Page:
Young adults who drink too much alcohol may have "hidden health consequences" that are difficult to wipe away even decades after conquering their problem drinking, a study revealed.
Chronic drinkers suffered more medical conditions than non-drinkers and were twice as likely to get depression, according to a Journal of Studies on Alcohol and Drugs study published on Tuesday.
Researchers examined 664 US male Vietnam-era veterans and found those who reported symptoms of alcohol dependence in their younger years had poorer physical and mental health by the time they were in their 60s, compared to those who did not have it.
Lead researcher Randy Haber, of the Palo Alto Veterans Affairs Health Care System in California, said those who drank too much at a young age had silent but "permanent" health problems later in life.
"It's clear that people's lives improve when alcohol dependence goes into remission," Dr Haber said.
"But it is not clear whether there are hidden consequences that remain after heavy drinking has ceased."
Dr Haber said evidence has showed that both brain and body are affected by excessive drinking, but researchers don't know how long these effects last.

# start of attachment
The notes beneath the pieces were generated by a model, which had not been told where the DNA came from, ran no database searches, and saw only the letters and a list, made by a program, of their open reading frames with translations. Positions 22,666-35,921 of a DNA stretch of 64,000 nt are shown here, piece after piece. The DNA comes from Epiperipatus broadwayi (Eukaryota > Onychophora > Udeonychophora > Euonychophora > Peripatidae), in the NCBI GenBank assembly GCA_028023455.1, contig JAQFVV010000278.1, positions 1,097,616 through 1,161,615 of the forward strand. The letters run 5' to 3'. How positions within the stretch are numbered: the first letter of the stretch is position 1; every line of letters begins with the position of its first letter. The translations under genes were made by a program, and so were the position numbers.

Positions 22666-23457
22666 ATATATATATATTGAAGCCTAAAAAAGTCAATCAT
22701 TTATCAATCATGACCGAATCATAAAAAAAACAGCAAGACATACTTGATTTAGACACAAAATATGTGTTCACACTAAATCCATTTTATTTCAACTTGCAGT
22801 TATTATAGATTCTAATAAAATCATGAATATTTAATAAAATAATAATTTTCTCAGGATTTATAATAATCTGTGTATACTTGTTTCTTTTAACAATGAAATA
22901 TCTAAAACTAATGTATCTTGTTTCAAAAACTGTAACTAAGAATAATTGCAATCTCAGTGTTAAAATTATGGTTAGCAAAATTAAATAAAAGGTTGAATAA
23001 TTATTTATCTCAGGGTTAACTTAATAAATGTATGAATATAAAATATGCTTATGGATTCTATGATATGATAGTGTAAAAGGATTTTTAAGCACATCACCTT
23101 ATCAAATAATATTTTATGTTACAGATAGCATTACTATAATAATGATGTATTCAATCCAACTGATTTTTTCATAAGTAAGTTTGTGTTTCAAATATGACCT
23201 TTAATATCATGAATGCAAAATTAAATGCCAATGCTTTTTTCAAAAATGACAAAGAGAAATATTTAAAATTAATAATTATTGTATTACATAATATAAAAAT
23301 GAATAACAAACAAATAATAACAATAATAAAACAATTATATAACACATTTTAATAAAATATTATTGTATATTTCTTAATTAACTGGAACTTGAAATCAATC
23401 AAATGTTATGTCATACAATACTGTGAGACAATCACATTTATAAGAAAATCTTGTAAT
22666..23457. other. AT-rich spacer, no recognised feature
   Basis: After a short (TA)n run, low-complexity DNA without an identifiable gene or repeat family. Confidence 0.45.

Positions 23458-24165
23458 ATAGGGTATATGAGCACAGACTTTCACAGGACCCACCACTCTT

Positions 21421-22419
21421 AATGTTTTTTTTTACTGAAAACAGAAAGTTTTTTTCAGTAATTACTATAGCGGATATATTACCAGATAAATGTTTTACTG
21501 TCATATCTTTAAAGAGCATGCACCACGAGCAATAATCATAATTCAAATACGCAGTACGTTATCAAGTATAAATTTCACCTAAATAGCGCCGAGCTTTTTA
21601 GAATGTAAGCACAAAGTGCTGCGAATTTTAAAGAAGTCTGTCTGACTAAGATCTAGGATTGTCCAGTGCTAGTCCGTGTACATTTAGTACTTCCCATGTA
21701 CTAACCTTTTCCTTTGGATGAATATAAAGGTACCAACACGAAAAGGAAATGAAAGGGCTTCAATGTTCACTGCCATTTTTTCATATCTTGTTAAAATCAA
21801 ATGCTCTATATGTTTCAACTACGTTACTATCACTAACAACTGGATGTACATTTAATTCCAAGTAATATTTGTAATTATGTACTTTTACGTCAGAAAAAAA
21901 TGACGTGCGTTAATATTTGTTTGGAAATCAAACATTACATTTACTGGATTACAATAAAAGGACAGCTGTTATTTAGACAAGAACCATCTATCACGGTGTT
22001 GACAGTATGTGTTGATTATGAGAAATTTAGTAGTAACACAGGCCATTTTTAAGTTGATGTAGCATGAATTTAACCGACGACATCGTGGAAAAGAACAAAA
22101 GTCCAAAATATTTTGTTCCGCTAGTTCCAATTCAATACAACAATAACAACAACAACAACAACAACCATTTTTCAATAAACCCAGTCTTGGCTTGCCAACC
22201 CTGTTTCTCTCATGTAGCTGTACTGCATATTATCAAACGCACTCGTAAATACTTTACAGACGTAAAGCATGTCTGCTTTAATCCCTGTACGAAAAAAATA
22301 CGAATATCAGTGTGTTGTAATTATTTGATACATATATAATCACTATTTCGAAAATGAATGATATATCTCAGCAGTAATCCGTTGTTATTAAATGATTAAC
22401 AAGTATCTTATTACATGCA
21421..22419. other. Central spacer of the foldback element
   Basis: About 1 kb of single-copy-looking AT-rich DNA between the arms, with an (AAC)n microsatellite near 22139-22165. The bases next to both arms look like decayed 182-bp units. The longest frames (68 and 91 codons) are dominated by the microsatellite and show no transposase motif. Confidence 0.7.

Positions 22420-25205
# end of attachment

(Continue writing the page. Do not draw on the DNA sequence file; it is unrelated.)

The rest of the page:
His study was based on 368 men who did not report any symptoms of alcohol dependence and 221 who had at least three symptoms of dependence.
It also researched 75 people who had symptoms in early adulthood but not after the age of 30.
The study revealed those who were chronic drinks at a young age had three medical conditions in later life whereas those who weren't alcohol dependent had two.
On a depression scale, people who drank at a young age were twice as likely to get depression and the effects were seen among those who had been free of dependence symptoms for several decades.
Dr Haber said other studies have shown that chronic drinking may injure parts of the brain involved in emotional regulation, self-control and decision-making.
He also noted that it is possible years of alcohol exposure in early adulthood could have lasting effects on those brain areas.
"If you have entered (alcohol dependence) recovery, keep going," Haber said.
"Live your life to its fullest."
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